In The Third Class to North America - 1938
Front Cover, Hamburg-American Line 1938 Brochure "In The Third Class to North America." GGA Image ID # 12d855a507
This is a well-preserved brochure that was published before the beginning of the European conflict that became World War II. Superb photography makes this an exceptional record of the Third Class accommodations on the steamships Deutschland, New York, Hamburg, and the Hansa.
Men, not only ships, are the pride of the HAMBURG-AMERICAN LINE.
To entrust their passengers to men of unsurpassed seamanship has always been a tradition of the Hamburg-American Line. Years of hard work under all conditions have produced a body of officers and men to whom the honor of the Line is their own and whose motto is the motto of the Hapax: "The safety and welfare of the passengers."
Navigtion Officer Checks the Current Position of the Ship. GGA Image ID # 12d8c4e912
Sailors of the German Merchant Marine. GGA Image ID # 12d90c9b39
Day by day when crossing the North Atlantic on the HAPAG ships of the "Hamburg" class, you feel this care and consideration for the welfare of the passengers.
From the moment you leave the home port until the skyline of New York looms on the horizon, you are the spoiled guest of the Company, the pivot around which the life and work of the whole great ship revolve.
Between the time of departure and arrival lie days of rest and relaxation, the thrill of sea travel on a liner pulsating with life and racing through the waves, obedient to every touch of the helm.
The Hapag service in the North Atlantic is not an occasional service subject to weather or season. Week in week out, every Thursday, with the regularity of clockwork, a ship of the "Hamburg" class sails from Hamburg and another leaves New York.
The "New York," the "Hamburg," the "Deutschland," the "Hansa" and the "St. Louis" are the ships comprising the North Atlantic fleet of the Hamburg-American Line.
Flag of HAPAG Flying On the Masthead is the Sign of a Happy Voyage. GGA Image ID # 12d929b37d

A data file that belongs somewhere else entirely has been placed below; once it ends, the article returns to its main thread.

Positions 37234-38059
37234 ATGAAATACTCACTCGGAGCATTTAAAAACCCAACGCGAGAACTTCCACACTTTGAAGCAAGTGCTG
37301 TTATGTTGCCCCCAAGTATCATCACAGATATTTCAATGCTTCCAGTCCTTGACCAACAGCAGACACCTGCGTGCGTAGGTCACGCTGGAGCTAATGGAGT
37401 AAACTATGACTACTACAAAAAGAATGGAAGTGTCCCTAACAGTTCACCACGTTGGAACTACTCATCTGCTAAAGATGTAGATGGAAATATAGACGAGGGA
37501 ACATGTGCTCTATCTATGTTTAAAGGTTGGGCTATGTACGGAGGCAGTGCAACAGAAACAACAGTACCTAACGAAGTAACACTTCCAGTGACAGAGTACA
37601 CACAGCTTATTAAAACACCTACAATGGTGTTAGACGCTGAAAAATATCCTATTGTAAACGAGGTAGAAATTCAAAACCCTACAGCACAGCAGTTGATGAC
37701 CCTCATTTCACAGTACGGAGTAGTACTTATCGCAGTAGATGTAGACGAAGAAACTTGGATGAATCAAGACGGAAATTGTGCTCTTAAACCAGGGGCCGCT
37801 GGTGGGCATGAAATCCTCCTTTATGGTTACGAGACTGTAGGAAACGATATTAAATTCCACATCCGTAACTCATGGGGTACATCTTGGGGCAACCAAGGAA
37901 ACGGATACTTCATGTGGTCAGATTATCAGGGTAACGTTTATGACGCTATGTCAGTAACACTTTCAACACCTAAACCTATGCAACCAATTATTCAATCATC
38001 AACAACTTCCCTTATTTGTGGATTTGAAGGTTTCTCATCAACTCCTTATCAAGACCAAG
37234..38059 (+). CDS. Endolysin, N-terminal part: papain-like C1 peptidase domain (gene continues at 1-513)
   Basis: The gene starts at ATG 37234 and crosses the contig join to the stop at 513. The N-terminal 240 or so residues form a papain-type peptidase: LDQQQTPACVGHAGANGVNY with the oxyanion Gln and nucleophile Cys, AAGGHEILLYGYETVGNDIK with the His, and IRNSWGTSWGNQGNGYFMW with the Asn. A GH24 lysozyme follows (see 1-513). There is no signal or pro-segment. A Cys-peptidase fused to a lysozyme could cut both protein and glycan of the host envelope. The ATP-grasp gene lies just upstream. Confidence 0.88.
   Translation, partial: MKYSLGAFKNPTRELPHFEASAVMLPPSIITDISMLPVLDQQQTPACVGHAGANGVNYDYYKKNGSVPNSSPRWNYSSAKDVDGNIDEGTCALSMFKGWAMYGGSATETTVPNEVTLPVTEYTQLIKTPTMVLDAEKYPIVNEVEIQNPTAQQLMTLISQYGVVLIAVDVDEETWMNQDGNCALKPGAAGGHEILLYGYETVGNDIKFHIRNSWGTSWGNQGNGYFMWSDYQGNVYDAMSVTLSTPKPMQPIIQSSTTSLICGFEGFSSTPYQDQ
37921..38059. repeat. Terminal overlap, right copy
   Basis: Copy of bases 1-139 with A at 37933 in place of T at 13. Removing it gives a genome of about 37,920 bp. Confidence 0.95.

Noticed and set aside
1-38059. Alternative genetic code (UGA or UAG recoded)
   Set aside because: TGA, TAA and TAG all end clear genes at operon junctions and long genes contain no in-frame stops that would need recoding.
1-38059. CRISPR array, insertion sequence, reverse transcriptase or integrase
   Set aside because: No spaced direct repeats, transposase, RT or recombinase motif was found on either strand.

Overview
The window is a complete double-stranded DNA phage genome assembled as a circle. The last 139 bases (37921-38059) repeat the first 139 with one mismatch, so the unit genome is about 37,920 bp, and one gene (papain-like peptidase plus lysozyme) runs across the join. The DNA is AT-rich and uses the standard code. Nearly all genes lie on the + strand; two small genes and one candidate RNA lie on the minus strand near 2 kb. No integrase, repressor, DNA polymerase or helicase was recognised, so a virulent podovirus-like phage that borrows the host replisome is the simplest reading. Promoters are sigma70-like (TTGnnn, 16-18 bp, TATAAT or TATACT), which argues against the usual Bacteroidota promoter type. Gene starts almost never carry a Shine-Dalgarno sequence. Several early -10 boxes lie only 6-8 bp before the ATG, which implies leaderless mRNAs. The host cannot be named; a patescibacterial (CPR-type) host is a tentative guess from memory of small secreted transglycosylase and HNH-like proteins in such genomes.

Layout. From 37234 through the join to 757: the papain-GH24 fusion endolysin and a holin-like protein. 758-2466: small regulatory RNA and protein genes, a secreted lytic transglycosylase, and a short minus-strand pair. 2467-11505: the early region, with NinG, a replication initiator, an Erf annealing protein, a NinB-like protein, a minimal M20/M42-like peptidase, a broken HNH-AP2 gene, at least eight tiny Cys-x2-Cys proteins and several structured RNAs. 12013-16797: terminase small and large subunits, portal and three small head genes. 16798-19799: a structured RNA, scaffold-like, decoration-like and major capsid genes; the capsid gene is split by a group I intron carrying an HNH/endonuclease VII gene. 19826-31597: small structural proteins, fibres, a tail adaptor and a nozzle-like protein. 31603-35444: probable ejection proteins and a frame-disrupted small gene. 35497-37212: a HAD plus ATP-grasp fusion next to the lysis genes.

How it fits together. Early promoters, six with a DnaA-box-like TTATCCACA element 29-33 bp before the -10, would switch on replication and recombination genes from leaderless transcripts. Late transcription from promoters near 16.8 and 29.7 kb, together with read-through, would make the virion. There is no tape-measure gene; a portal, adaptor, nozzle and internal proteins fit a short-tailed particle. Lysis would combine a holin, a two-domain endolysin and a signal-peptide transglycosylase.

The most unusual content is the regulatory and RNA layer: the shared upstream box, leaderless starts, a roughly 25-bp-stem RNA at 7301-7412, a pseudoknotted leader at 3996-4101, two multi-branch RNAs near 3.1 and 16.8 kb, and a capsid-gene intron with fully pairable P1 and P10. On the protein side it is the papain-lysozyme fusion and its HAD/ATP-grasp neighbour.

These huge ocean liners have a length of about 680 feet from stem to stern and a displacement of about 22,000 tons (the "St.Louis" has 17,000 tons). Their mighty hulls tower seven stories high as the passenger steps aboard to enter upon a voyage of delight (in comfort and pleasant company and amid the ever-changing wonders of the sea).
The Watch on the Bridge Never Ceases. GGA Image ID # 12d930d51c
Passengers Relaxing on Deck -- When You Cross the Sea You Leave Worries Behind. GGA Image ID # 12d9629981
Life onboard, from morning till night, offers everything in the way of games and entertainments that makes for a pleasant day. The rooms and lounges are bright and cheerful, as may be judged from the following pictures.
The food leaves nothing to be desired either in variety or quality -- a sample menu is shown on the next page of this booklet -- and the ship's service has only one concern: to ensure the comfort of the passengers.
Typical Dinner Menu Selections on a Ship of the Hamburg-American Line for Passengers in the Third Class. GGA Image ID # 12d96960c0
- Hamburg Crayfish Soup
- Boiled Halibut
- Egg Sauce
- Roast Loin of Pork
- Pikante Sauce
- Buttered Beans
- Browned Potatoes
- Chocolate Ice Cream
- Holland or Herb Cheese
- Coffee or Tea
FOR CHILDREN: Milk Soup at all Meals
Head Chef on a German HAPAG Liner. GGA Image ID # 12d998c306
The Chefs and Cooks Aboard A HAPAG Steamship. The Ship's Cooks Know That Sea Air Gives One an Appetite and Accordingly Provide Most Excellent Fare. GGA Image ID # 12d9a38951
The Public Rooms
Comfort and good taste are the outstanding characteristics of the Third Class public rooms.
Third Class Dining Room. GGA Image ID # 12da0be06d
The Chief Engineer Inspects the Boilers. GGA Image ID # 12dafd0ef5
The Navigating Officer Checks the Course. GGA Image ID # 12db370797
The Course Is Determined at the Chart Table. GGA Image ID # 12db3b9e74
The Wireless Officer Distributes the Latest News. GGA Image ID # 12db87c404
Safely, Punctually, and Regularly the "Hamburg" Ships Crosses the Atlantic. GGA Image ID # 12dba1726d
Third Class Smoking Room Bar. GGA Image ID # 12dbe8881b
Relaxing in the Third Class Smoking Room. Here the Passenger Is as Comfortably Installed as on Land. GGA Image ID # 12dbf4adf9
Third Class Ladies Parlor. GGA Image ID # 12dc85e343
Third Class Children's Dining Area. Children Also Find That Pleasant Accommodation Has Been Provided for Them. GGA Image ID # 12dcabb2bf
Sea-Gulls, the Sailers of the Air, Accompany the Ship on Its Journey. GGA Image ID # 12dd0333d0
Some Like to Join the Company on the Dance Floor, While Others Prefer Their Own Company on Deck. GGA Image ID # 12dd1fe42c
A Passenger Is Fully Relaxed in Their Deck Chair. GGA Image ID # 12dd3e440a
Space on Deck Has Also Been Reserved for the Children's Games. GGA Image ID # 12dd5406af
The Third Class Lounge and Dance Floor. GGA Image ID # 12dd91b45d
The Third Class Cabins Are Comfortably Furnished. Running Water and Good Lighting at Nights Are Among the Many Conveniences Provided. GGA Image ID # 12ddc36b59
The Ship's Altar in the Chapel. GGA Image ID # 12de3bb7ae
When the Skyscrapers of New York Appear in the Distance, Every Third Class Passenger Will Be Able to Confirm That Travelling Is Indeed a Pleasure on the Ships of the Hamburg-American Line. GGA Image ID # 12de76ebce
Back Cover, Hamburg-American Line 1938 Brochure "In The Third Class to North America." GGA Image ID # 12de861ca0